Harris’s experience illustrates one dimension of the problem. As Elaina Di Monaco, a local dramaturg and director who worked at PlayPenn six times, explained, each year the fest has kicked off with a retreat at which playwrights, directors, stage managers, interns, and staff get to know each other. Without actors present, those assembled would also read the year’s plays aloud. The idea, Di Monaco said, is that “actors ‘fix’ text—it’s one of their gifts—but it can be helpful for the writers to just hear their words ‘neutrally.’” The problem is that the folks gathered at these retreats have always been predominantly white, and Harris, who is Black and whose play depicts Black characters, was not especially interested in hearing a “neutral” reading of his play by predominantly white people. Di Monaco, who went through a similar process with Black playwright Jonathan Norton’s play penny candy, said, “There have never been enough people of color at that table to properly read plays with POC casts, and to be quite honest, this is not helpful to the writers.”
When Harris objected to this, he said he was told by email that it would be helpful to “disregard the race or gender of the readers. That they put that in writing shows how blatant this was, and speaks to how antiquated their practices were compared to other organizations I’ve worked with.” Di Monaco confirmed that when she spoke to Black playwrights after their plays were read aloud in this context, often by readers who were roughly 75 percent white, they told her, “‘Well, that sucked.’ It was a waste of time for those artists, but it wasn’t being viewed that way by leadership. That’s white supremacy. That’s a structure built to see white as the norm.”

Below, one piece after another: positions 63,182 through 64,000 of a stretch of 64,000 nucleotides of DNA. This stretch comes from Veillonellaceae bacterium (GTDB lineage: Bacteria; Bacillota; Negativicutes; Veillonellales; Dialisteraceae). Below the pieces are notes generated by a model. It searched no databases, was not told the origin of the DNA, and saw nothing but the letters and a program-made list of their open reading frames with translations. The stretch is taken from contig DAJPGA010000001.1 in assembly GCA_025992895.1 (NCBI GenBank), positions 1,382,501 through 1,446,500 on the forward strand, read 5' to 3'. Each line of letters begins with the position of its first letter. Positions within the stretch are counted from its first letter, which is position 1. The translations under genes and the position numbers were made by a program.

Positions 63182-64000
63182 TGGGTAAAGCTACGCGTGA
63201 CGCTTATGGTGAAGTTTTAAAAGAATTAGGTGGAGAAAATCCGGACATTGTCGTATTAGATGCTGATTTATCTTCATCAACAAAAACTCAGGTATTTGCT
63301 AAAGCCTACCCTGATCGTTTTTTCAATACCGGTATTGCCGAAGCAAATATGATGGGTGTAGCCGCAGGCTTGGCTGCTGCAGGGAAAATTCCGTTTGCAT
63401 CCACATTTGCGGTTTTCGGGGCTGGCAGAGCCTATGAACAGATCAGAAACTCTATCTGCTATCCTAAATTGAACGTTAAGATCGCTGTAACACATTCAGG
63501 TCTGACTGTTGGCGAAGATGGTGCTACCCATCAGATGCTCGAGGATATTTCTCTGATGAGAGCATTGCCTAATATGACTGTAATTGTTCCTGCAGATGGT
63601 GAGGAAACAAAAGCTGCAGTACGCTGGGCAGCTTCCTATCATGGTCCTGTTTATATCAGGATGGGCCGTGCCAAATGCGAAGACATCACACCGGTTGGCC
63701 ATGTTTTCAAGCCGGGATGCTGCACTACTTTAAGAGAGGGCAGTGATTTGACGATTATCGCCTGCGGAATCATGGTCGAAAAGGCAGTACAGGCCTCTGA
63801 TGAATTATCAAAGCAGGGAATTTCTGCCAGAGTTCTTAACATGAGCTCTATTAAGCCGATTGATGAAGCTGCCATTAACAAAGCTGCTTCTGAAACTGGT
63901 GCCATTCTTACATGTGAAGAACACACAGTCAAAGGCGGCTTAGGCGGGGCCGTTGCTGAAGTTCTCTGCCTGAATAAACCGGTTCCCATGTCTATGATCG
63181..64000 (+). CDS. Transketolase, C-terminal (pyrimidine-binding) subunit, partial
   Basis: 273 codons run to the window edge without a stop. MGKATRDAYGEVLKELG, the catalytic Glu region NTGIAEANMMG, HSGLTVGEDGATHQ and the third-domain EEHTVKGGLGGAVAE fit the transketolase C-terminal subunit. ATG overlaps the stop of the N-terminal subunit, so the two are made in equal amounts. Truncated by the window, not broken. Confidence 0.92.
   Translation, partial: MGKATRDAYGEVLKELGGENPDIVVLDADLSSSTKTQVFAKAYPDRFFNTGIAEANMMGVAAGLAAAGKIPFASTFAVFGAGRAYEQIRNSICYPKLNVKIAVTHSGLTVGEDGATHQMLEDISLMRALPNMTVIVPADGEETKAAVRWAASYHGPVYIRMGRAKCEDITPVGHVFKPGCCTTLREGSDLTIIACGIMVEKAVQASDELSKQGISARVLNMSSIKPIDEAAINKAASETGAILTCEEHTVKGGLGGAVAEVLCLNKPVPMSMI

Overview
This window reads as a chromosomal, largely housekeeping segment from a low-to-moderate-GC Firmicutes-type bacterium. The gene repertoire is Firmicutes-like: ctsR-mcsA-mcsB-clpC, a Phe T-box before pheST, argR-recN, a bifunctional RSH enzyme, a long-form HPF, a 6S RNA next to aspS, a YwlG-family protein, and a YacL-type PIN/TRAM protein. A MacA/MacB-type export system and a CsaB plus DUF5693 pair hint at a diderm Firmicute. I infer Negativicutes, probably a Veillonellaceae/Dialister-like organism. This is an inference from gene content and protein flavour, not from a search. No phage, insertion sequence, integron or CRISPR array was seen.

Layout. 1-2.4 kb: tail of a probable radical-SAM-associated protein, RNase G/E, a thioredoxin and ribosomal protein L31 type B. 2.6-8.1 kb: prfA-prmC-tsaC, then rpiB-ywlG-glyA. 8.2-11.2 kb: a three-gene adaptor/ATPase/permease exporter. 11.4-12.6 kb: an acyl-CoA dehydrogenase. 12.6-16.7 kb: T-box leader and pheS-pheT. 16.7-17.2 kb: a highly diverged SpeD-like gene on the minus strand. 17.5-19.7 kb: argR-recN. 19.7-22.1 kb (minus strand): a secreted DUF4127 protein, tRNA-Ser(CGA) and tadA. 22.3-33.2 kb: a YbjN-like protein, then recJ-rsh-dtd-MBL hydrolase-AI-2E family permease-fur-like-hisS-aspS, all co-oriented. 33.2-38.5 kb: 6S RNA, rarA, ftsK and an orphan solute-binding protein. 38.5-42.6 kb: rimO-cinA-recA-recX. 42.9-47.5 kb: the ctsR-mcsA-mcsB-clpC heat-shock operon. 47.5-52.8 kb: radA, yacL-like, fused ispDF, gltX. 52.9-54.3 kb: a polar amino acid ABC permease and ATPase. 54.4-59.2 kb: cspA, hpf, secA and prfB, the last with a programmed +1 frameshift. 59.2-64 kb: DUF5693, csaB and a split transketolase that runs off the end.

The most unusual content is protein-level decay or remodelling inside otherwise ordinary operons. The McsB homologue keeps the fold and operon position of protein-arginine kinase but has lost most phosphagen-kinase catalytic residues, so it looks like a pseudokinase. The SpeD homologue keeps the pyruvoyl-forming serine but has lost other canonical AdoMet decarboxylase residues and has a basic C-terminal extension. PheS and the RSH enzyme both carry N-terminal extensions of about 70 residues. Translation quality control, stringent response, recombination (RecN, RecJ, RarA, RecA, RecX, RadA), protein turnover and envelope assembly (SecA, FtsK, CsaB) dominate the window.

Though Harris raised his objections at the time, the campaign for a change in leadership did not begin in earnest until late June of this year, when Terrell Green, a Philly performer and teaching artist with the troupe After School Activities Partnerships (and no affiliation with PlayPenn), noticed a discrepancy: A feature in a local paper, Metro, about this year’s festival prominently featured a photo of the all-Black cast of Harris’s Incendiary from last year, even though this year’s PlayPenn slate was to feature just one Black playwright out of six. (The photo has since been swapped out.)